The research focus of the Laboratory of Molecular Signaling (LMS) is to elucidate mechanisms of omega-3 fatty acids, especially docosahexaenoic acid (DHA, 22:6n-3) in neuronal development and function with particular reference to the modulation by ethanol. We investigate biochemical mechanisms by which omega-3 fatty acids and ethanol modify neuronal cell membrane structure, and characterize consequential molecular and cellular signaling involved in neuronal survival and differentiation. We also investigate the metabolism of polyunsaturated lipids to bioactive mediators and their in vivo implication in neurodevelopment and neuroprotection. To this end, we devise multidisciplinary approaches using molecular, cellular and modern instrumental techniques as well as animal models. The current research topics include 1) neurogenesis, neuritogenesis, synaptogenesis and neuroinflammation affected by DHA and DHA metabolites; 2) identification of target receptors of active DHA-metabolites; 3) molecular mechanisms by which DHA and ethanol influence Akt activation and neuronal survival; 4) development of modern mass spectrometric techniques to characterize protein-protein and protein-membrane interactions and protein conformation; and 5) in vivo evaluation of neuroprotective effects of DHA, bioactive DHA metabolites and their synthetic analogues using brain injury models.
Hee-Yong Kim is the Chief of the Laboratory of Molecular Signaling at the Intramural Research Program of National Institute of Alcohol Abuse and Alcoholism. She graduated from Seoul National University in South Korea and received her Ph.D. in Chemistry from University of Houston with specialization in Mass Spectrometry. She served as a Senior Investigator and Section Chief at NIAAA IRP from 1992-2005 and became a Laboratory Chief in 2006. Her laboratory discovered fundamental mechanisms underlying neurodevelopment promoted by omega-3 fatty acids. Her laboratory's multidisciplinary team developed mass spectrometry-based novel approaches for lipidomics, metabolomics and quantitative proteomics and protein conformation studies. Her current investigation has been extended to the translation of these molecular mechanisms to in vivo neuroprotective and therapeutic potential using rodent traumatic brain injury models.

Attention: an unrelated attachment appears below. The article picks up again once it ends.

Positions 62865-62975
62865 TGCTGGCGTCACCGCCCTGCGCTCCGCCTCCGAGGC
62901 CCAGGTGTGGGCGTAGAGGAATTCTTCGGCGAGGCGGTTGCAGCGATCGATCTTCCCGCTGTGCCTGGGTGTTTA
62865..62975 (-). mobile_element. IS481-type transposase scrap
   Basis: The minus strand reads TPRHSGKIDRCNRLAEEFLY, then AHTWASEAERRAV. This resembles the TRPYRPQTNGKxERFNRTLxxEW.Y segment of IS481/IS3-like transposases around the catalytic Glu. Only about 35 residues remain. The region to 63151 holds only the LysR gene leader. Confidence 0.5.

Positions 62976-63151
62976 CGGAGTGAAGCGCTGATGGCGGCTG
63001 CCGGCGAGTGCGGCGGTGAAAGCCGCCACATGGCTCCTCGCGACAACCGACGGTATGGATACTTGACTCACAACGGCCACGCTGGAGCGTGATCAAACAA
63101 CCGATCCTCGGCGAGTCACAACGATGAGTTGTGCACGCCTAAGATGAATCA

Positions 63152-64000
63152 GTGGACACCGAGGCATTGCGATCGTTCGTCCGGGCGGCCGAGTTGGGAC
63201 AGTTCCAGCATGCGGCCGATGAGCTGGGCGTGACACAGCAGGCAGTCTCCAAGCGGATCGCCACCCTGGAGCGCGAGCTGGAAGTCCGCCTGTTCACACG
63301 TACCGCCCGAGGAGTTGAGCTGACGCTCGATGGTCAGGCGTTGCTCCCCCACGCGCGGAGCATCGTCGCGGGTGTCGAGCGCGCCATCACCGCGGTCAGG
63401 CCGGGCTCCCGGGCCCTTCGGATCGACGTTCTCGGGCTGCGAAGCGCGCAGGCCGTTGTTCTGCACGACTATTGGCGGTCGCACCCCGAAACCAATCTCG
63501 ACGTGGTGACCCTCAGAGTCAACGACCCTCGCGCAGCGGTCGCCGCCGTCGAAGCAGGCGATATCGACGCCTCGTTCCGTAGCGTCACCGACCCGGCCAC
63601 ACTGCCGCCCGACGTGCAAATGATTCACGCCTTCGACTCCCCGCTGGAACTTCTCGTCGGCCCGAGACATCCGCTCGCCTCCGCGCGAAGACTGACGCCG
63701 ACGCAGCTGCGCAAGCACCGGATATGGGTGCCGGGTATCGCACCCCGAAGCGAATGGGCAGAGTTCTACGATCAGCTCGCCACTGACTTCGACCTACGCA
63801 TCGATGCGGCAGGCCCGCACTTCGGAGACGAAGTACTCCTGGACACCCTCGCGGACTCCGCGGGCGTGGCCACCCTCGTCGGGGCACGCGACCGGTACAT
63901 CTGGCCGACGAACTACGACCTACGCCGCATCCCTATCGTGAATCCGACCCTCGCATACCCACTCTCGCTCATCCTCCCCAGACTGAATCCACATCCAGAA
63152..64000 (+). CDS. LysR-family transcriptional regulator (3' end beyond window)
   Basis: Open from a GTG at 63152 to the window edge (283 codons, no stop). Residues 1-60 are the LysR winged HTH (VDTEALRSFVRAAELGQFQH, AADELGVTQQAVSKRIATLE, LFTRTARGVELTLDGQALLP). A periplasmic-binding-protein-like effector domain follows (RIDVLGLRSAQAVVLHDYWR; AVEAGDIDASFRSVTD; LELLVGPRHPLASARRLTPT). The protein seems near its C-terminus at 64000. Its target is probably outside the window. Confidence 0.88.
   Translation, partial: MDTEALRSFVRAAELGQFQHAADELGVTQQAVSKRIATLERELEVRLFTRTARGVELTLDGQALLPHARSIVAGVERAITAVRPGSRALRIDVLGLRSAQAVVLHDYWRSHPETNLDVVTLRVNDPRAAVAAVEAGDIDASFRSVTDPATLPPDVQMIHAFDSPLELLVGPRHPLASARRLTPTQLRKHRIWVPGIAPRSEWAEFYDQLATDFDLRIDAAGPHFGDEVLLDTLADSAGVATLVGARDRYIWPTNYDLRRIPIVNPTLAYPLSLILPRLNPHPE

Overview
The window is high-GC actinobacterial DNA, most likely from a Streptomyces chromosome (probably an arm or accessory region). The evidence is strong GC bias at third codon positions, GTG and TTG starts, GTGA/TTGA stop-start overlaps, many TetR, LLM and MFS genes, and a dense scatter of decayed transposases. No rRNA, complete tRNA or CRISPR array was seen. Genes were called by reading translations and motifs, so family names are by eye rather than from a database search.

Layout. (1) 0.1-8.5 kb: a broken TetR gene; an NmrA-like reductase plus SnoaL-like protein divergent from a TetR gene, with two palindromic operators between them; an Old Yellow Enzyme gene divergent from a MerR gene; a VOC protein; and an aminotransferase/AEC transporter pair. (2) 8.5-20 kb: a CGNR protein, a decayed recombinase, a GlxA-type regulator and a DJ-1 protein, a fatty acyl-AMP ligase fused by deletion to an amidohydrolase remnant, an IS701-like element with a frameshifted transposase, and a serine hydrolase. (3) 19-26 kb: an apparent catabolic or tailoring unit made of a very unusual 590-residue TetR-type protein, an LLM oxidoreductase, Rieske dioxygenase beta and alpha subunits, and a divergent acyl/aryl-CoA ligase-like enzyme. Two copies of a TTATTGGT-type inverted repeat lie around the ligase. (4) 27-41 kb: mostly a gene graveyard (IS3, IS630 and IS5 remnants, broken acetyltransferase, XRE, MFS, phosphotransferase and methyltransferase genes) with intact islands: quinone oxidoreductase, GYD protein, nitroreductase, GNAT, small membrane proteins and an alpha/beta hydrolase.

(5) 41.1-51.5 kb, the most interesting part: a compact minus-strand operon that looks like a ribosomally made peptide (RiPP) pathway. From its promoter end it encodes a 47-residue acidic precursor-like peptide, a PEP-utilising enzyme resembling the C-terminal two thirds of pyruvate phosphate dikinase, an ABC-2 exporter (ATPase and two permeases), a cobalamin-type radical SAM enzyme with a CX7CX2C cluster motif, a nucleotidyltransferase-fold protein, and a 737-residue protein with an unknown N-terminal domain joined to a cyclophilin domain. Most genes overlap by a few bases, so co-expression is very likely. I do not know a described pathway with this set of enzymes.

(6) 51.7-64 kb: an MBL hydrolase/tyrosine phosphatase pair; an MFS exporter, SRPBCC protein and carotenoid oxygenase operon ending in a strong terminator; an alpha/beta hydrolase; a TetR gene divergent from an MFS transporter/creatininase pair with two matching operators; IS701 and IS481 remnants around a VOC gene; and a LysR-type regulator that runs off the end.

- Lee JW, Huang BX, Kwon H, Rashid MA, Kharebava G, Desai A, Patnaik S, Marugan J, Kim HY. Orphan GPR110 (ADGRF1) targeted by N-docosahexaenoylethanolamine in development of neurons and cognitive function. Nat Commun. 2016;7:13123.
- Park T, Chen H, Kim HY. GPR110 (ADGRF1) mediates anti-inflammatory effects of N-docosahexaenoylethanolamine. J Neuroinflammation. 2019;16(1):225.
- Huang BX, Hu X, Kwon HS, Fu C, Lee JW, Southall N, Marugan J, Kim HY. Synaptamide activates the adhesion GPCR GPR110 (ADGRF1) through GAIN domain binding. Commun Biol. 2020;3(1):109.
- Kim HY, Spector AA. N-Docosahexaenoylethanolamine: A neurotrophic and neuroprotective metabolite of docosahexaenoic acid. Mol Aspects Med. 2018;64:34-44.
- Chen H, Kevala K, Aflaki E, Marugan J, Kim HY. GPR110 ligands reduce chronic optic tract gliosis and visual deficit following repetitive mild traumatic brain injury in mice. J Neuroinflammation. 2021;18(1):157.
Related Scientific Focus Areas
Molecular Biology and Biochemistry
This page was last updated on Wednesday, September 8, 2021